What if Ron Paul were anonymous? Well, he is…
In Minnesota, during the “Rally for the Republic” in September 2008 was the first time I met and interviewed Ron Paul. After signing over 1,200 books for supporters, he was a bit exhausted. Yet, he graciously sat down with me to answer questions. He didn’t know me and he was initially apprehensive, but as we chatted for this exclusive live BreaktheMatrix.com broadcast Dr. Paul began to relax . He was drinking iced tea, laughing and sharing his views about his relationship to this new and exhilarating rEVOLution. Being from the South, I had a sense of sitting on the front porch having a meaningful conversation with a close friend.
After this experience something pushed me to try NOT interviewing Dr. Paul during most of my career as a talk show host on radio and podcast. Especially, while he was running for POTUS. I even launched and hosted Daily Paul Radio, thanks to Michael Nystrom, yet I never asked Dr. Paul for an interview. For what purpose I’d say to myself, “Why would you want to interview him? To discuss his campaign, his positions, his ideas? Were we not already hearing that in speeches, interviews and all the spontaneous content on the web? He’s been saying the same things for three decades!”
From that interview in 2008 I’ve realized that what made him unusual wasn’t just manifested externally through his consistent voting record and willingness to say what most wouldn’t dare. The outward expression reflected something underneath that seemingly couldn’t be intellectualized. That’s what I wanted to find out about Ron Paul. How was it that just being himself ignited the most impactful political movement of my lifetime?
What is his “himself”?
This gave purpose to an interview premise: the idea of learning the intrinsic way he sees himself and his relationship to the rest of the world. What I’ve observed about Dr. Paul is his resistance to self promotion or taking the credit and never personally attacking others on any level.
A year ago we did an interview for Rare.us where Dr. Paul began to touch on some of these elements by saying, “I think we are all born libertarians”.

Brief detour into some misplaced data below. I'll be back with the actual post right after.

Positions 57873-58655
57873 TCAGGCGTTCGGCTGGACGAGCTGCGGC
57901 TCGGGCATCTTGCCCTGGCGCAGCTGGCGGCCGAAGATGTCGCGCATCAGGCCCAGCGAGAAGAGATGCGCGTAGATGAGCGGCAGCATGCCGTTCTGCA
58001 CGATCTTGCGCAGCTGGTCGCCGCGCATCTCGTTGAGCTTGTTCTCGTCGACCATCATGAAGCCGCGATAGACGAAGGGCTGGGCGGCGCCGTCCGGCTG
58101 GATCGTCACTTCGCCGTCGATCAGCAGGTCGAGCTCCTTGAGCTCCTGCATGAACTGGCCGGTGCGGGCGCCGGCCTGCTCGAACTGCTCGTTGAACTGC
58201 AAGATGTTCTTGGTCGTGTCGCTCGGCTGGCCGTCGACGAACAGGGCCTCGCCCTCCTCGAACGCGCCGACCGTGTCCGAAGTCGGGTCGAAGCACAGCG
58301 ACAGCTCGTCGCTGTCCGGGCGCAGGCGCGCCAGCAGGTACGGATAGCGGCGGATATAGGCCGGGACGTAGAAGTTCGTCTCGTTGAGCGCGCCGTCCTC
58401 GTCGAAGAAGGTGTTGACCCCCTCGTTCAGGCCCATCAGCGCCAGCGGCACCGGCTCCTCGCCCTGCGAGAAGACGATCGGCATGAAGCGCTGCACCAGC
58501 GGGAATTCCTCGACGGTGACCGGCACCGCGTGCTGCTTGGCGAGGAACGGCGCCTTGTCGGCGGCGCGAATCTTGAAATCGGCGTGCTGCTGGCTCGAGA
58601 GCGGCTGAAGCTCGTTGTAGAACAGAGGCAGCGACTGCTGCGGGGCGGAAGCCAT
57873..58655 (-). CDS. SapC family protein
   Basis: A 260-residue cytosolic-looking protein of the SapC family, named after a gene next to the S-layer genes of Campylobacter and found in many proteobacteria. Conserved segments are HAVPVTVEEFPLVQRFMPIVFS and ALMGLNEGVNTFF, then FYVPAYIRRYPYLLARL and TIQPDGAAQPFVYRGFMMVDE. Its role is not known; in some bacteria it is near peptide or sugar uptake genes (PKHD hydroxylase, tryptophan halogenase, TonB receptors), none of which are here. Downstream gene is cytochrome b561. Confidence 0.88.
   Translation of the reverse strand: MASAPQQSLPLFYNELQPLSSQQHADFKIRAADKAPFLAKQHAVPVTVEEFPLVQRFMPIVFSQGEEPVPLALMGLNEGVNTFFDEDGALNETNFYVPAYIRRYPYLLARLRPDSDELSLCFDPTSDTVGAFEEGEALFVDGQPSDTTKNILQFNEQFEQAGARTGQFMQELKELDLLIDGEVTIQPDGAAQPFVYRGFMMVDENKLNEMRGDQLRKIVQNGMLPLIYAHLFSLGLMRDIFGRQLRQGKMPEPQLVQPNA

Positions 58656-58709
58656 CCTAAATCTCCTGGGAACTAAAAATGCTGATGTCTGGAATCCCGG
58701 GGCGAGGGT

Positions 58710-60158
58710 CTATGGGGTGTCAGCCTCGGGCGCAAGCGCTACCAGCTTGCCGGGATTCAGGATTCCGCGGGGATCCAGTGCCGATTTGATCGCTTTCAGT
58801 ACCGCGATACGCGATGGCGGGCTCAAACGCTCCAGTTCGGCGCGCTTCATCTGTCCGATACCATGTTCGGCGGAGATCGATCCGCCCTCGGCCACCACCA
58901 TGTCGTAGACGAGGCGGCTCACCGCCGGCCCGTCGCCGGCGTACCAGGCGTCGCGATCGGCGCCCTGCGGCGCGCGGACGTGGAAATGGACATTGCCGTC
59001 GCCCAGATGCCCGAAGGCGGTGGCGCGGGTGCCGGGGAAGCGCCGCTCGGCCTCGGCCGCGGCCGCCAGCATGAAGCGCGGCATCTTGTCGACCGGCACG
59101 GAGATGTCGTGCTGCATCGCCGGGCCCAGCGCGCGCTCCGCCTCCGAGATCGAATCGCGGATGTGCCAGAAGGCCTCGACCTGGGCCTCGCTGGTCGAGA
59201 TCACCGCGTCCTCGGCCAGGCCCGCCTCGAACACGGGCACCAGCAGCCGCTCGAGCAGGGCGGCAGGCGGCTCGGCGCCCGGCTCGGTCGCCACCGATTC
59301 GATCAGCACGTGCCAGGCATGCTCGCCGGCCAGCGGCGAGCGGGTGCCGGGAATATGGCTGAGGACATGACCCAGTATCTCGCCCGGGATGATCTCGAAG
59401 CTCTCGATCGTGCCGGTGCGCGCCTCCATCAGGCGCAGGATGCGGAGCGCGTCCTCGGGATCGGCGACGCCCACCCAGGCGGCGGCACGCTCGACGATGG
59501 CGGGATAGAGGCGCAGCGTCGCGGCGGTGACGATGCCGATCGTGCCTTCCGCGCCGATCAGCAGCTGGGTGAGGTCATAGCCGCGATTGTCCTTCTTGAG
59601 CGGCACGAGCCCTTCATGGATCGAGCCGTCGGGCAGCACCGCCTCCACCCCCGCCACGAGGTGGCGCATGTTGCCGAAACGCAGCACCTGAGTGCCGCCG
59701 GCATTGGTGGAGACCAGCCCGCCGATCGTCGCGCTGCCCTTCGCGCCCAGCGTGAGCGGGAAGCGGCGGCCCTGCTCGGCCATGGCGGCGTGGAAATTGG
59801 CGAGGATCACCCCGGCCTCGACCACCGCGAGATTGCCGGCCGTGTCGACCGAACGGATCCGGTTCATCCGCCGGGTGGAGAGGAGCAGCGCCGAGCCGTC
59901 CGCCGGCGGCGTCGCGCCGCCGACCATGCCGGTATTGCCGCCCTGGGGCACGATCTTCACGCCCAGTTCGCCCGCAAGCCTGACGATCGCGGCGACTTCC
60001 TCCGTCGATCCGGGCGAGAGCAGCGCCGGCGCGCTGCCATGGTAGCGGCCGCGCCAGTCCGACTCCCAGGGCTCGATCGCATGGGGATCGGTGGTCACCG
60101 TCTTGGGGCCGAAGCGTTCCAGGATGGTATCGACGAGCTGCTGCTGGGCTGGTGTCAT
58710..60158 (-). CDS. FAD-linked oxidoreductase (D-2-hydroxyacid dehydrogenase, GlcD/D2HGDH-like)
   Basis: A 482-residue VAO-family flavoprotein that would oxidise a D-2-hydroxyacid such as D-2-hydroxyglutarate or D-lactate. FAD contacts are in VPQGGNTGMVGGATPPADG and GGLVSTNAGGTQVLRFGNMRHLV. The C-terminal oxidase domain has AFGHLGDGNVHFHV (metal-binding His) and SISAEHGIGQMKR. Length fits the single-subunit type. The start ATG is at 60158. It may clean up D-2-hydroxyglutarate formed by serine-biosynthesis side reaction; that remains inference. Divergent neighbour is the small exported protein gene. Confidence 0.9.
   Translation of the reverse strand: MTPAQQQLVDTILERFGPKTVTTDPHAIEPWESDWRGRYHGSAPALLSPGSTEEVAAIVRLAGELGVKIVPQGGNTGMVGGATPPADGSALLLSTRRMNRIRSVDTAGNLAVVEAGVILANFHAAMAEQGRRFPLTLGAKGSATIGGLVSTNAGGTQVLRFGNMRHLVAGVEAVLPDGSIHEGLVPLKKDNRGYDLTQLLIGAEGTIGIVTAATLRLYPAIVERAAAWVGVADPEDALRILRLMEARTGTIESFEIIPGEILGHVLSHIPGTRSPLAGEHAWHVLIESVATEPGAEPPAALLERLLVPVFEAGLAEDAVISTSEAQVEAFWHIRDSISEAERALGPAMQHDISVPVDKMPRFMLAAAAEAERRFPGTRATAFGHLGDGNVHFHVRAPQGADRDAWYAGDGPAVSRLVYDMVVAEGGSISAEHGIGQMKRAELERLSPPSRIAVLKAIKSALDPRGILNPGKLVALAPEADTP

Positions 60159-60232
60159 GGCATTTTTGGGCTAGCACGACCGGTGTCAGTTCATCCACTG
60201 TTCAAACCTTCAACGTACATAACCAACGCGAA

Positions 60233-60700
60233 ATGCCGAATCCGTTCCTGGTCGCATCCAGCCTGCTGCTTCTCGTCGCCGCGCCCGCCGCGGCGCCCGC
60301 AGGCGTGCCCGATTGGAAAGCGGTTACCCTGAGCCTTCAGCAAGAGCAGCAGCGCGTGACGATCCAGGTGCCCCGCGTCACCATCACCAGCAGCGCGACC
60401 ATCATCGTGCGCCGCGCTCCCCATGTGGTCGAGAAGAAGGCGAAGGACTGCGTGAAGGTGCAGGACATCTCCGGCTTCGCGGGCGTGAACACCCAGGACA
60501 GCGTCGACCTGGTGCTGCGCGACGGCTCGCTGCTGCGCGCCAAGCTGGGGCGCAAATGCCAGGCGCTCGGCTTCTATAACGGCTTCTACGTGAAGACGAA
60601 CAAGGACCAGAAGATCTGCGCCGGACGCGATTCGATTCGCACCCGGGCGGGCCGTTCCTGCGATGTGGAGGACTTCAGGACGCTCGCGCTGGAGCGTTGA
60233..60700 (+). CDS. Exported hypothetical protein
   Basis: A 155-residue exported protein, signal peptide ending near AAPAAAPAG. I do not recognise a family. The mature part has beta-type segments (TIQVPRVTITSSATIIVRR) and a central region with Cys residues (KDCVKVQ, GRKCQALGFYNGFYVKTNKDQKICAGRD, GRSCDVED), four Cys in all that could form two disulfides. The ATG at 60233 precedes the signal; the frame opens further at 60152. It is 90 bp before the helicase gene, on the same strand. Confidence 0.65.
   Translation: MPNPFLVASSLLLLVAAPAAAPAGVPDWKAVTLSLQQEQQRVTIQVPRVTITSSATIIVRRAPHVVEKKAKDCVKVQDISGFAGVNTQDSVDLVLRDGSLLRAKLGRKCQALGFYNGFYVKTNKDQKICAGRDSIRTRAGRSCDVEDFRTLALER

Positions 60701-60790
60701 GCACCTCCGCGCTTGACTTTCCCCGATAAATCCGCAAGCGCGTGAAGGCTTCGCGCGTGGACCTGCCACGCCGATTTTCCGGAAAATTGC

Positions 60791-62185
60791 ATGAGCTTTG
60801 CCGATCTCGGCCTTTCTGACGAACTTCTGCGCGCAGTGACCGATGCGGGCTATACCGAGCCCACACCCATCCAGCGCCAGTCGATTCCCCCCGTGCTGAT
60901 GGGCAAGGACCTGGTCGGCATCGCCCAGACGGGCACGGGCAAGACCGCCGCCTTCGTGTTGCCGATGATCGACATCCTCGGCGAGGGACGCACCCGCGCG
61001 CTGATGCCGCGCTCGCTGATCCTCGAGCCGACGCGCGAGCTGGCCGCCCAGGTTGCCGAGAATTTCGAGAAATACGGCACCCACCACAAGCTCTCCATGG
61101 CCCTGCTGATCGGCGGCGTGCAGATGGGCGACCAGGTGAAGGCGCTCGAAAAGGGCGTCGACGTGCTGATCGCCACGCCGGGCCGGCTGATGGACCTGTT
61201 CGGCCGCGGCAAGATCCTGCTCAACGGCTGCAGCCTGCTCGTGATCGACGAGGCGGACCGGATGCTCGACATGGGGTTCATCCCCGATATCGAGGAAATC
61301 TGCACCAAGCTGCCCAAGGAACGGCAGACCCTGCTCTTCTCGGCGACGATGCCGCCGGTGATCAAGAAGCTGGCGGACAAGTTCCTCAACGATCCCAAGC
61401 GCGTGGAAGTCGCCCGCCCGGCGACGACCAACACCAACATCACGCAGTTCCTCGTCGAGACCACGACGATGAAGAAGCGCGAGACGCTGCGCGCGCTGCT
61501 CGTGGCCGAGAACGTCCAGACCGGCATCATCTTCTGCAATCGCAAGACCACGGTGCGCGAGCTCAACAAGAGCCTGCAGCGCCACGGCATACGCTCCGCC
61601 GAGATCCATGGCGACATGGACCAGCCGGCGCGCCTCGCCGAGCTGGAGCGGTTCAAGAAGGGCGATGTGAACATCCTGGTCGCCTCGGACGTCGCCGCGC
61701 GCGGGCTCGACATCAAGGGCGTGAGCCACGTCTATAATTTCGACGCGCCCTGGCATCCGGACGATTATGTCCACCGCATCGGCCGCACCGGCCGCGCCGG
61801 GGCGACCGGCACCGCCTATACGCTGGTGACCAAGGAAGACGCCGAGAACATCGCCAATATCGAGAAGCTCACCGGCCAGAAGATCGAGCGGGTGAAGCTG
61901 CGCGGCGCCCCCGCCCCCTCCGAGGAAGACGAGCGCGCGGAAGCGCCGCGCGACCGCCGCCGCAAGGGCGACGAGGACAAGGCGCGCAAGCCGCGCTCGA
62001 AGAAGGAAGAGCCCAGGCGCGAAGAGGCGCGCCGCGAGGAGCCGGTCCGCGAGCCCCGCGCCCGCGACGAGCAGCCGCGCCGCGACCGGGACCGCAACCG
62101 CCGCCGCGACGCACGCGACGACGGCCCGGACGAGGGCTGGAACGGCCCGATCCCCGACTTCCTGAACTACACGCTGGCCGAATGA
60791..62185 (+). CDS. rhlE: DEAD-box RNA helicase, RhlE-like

To parlay off of those Rare podcasts Dr. Paul joined me last month on The Flow with Kurt Wallace to discuss his new book, Swords into Plowshares, in which he reveals intensely personal stories of himself.
In The Flow interview (posted below as “The Magnificent Obsession of Ron Paul”) he discusses how war is tailored to special interests and propaganda versus the peaceful nature of people. He reveals why he didn’t really want to be president, yet worked harder than his opponents to get elected.
Dr. Paul, also, talked about practicing medicine, medical philanthropy and what it was like for him to deliver babies. He explains why the power of voluntary answers and free markets serve the benefits of society.
Most interesting was the special moment when Dr. Paul shared why he believes in doing things from the principle of anonymity. He said, “If you do it from the heart and you’re expecting a lot of praise then you’re sort of charging something for it.” He then refers to one of his favorite examples, a book/film called Magnificent Obsession.
He also talked about what he’s most proud of in his son, Rand Paul — and it has nothing to do with politics.
I believe that the richness of Dr. Paul isn’t simply in the actions he’s taken. Those are specific ways to observe the outward manifestation of understanding him in relationship to the world. They’re demonstrations of how we should respect each other’s perspective yet not be afraid to point out the purity in being true to ourselves by way of libertarian principles. What I ultimately got from this interview was that Dr. Paul reveals more about himself by what he didn’t say – his expression of being anonymous or more specifically absence of ego. He is famous. But, he (himself) doesn’t feel the fame of “Ron Paul” as he knows that he’s a messenger of liberty and not the message. The fame is merely a tool to spread that message.
The Flow with Kurt Wallace is about exploring people and who they are rather than what they’ve done. But, during this interview I realized that there is nothing that we need to know about Ron Paul, other than he practices anonymity.